The Value of Creativity
08 Feb 2019
The dictionary defines creativity as:
The ability to transcend traditional ideas, rules and patterns… To create meaningful new ideas, forms, methods and interpretations… originality, progressiveness, or imagination.
Creativity is so much a part of our daily life that we sometimes forget how much to value it.
Almost everything around you has been involved in a creative process. The chair you are now sitting in reading this; the computer you are working on, the place you live.
How would your home look without art? Blank walls, utilitarian tables and chairs. No colour, no textures, it’d be just like your neighbour’s house, and their neighbour’s. Your ‘home’ would exist purely as a structure to give shelter. Your clothing might function in accordance to the weather, but it’d never be cool. What would your car look like? Would it even be invented? - an invention could not exist without a creative imagination.
Without the arts we would remove the bands from schools and choirs from communities; lose the plays and dance from theatres and no more stories or beautifully illustrated books in libraries. There would be no such thing as paintings, nor literature or festivals. No television dramas and that film that stayed in your mind for weeks would never happen. Your favourite song that brings so many memories back would have with no rhythm - the melody is merely sound. In short, our world would be drastically different and we’d have little to talk about, we’d simply be surviving.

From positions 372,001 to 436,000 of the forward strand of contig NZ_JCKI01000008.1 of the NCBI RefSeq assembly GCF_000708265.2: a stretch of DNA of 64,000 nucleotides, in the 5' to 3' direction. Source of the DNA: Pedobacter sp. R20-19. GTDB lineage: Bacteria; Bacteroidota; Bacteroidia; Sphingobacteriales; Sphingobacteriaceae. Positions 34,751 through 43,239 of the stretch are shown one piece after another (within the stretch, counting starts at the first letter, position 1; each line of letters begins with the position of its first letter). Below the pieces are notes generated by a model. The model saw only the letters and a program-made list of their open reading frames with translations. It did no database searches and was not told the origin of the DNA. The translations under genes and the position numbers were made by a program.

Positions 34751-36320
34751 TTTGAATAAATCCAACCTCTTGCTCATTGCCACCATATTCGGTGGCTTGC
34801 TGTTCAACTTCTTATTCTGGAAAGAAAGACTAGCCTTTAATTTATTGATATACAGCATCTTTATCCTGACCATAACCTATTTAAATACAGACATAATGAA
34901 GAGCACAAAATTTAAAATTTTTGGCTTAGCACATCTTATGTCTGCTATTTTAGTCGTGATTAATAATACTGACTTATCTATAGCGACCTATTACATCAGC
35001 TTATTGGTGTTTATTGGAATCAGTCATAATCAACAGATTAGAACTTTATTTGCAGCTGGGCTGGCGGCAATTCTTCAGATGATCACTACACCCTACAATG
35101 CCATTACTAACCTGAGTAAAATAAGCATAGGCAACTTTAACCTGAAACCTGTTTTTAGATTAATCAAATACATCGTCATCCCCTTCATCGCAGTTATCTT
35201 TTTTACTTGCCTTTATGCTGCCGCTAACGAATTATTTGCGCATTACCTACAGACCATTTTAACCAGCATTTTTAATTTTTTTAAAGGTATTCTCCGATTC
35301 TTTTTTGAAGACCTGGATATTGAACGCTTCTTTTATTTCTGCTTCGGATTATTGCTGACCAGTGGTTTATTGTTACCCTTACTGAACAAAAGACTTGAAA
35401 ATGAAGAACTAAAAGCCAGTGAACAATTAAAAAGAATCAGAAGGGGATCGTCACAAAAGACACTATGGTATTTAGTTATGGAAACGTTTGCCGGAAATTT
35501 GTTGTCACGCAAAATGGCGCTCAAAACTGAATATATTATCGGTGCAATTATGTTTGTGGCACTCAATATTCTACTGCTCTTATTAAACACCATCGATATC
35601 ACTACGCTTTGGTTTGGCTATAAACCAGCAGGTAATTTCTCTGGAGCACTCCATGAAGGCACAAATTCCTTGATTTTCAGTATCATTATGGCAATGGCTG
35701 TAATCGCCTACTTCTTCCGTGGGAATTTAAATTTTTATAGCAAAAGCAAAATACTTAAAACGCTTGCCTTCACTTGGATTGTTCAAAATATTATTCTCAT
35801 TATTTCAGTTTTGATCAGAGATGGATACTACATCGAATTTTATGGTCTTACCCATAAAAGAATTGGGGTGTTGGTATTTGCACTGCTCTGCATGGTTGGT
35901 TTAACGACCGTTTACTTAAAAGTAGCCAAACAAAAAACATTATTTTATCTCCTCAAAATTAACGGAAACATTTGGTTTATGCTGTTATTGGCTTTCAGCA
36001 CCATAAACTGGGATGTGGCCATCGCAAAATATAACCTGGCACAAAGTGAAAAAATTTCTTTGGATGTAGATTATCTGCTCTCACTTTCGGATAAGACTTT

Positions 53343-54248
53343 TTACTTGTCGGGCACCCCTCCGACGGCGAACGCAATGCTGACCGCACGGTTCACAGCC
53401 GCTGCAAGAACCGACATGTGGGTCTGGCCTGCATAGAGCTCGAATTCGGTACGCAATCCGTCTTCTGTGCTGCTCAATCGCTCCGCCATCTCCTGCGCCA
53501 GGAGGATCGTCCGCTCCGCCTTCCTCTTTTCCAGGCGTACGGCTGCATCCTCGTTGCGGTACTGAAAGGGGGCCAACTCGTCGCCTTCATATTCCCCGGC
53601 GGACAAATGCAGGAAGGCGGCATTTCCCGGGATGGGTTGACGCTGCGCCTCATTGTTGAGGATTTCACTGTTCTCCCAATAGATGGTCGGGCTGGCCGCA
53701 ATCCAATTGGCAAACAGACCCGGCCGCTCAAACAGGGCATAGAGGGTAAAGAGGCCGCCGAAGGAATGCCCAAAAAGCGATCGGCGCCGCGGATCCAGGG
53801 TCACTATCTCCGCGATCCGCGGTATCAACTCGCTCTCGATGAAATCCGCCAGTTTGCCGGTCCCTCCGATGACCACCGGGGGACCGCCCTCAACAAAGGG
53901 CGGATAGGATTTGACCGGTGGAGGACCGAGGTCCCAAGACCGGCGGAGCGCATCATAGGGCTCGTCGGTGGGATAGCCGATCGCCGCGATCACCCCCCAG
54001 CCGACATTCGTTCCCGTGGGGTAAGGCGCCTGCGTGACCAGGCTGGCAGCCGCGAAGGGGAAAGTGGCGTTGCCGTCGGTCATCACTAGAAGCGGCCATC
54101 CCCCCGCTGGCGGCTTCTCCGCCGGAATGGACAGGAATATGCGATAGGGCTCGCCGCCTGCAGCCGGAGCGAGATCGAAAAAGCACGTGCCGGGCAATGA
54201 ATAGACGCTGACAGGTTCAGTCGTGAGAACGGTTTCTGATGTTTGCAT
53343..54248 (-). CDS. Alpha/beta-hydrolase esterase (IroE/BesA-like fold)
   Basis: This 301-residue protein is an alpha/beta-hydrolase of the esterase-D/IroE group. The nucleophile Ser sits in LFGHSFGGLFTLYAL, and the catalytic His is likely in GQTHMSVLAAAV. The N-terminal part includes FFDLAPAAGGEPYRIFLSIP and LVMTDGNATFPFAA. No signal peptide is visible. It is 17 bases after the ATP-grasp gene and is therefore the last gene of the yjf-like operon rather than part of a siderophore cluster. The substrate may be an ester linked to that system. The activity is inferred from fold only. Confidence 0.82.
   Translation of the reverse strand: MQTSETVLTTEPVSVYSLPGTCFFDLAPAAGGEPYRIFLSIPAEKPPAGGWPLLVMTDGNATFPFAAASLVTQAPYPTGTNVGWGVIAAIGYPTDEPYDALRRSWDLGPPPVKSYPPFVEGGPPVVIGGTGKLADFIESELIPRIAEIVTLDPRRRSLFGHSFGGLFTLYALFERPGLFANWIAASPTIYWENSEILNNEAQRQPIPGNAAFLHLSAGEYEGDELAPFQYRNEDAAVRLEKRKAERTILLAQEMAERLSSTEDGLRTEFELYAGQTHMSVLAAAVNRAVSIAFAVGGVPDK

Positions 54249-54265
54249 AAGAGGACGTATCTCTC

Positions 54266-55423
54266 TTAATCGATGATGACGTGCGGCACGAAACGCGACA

“Without art, the crudeness of reality would make the world unbearable.” George Bernard Shaw.
The Arts also function in a variety of complementary roles in hospitals. Music workshops are used for people with dementia; “bibliotherapy” is a treatment of depression (when books are given as a prescription) and art therapy helps with children who can’t find the words to deal with their experiences.
And yet, so often it seems the only value that the arts seem to have is an economic one. In the words of Oscar Wilde it seems like a person “knowing the price of everything and the value of nothing.’ Art reduced to economics is easy to grasp, but no one can compute its true value or the pleasure it gives.
My imagination has been fuelled by design; I’ve been uplifted and consoled by music. I’ve been challenged by art which forced me to think, imagine and act. The world is a better place because of creativity.
Consider what is around you, the art in all its forms: painting, drawing, sculpture, photography, literature, music, dance, drama, film, video, architecture, furniture, packaging, craft, fashion, food, tattoos, graphics, products, websites… Take it in and see its value.